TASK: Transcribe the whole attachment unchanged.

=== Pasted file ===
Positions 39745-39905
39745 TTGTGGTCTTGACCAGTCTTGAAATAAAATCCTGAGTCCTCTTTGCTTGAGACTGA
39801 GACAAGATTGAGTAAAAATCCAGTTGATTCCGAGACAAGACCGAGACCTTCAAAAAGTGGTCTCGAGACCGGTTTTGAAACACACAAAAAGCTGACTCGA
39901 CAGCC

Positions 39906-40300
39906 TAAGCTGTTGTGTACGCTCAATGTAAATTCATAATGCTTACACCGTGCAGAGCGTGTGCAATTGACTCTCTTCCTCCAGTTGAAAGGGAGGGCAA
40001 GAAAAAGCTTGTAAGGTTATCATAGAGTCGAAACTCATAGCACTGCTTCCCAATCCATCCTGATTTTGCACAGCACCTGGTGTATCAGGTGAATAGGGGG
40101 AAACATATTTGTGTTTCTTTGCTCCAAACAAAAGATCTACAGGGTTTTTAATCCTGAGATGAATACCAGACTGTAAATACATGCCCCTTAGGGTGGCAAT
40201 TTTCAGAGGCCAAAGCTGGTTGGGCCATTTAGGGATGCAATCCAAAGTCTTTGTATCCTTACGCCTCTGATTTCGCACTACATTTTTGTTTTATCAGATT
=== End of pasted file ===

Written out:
Positions 39745-39905
39745 TTGTGGTCTTGACCAGTCTTGAAATAAAATCCTGAGTCCTCTTTGCTTGAGACTGA
39801 GACAAGATTGAGTAAAAATCCAGTTGATTCCGAGACAAGACCGAGACCTTCAAAAAGTGGTCTCGAGACCGGTTTTGAAACACACAAAAAGCTGACTCGA
39901 CAGCC

Positions 39906-40300
39906 TAAGCTGTTGTGTACGCTCAATGTAAATTCATAATGCTTACACCGTGCAGAGCGTGTGCAATTGACTCTCTTCCTCCAGTTGAAAGGGAGGGCAA
40001 GAAAAAGCTTGTAAGGTTATCATAGAGTCGAAACTCATAGCACTGCTTCCCAATCCATCCTGATTTTGCACAGCACCTGGTGTATCAGGTGAATAGGGGG
40101 AAACATATTTGTGTTTCTTTGCTCCAAACAAAAGATCTACAGGGTTTTTAATCCTGAGATGAATACCAGACTGTAAATACATGCCCCTTAGGGTGGCAAT
40201 TTTCAGAGGCCAAAGCTGGTTGGGCCATTTAGGGATGCAATCCAAAGTCTTTGTATCCTTACGCCTCTGATTTCGCACTACATTTTTGTTTTATCAGATT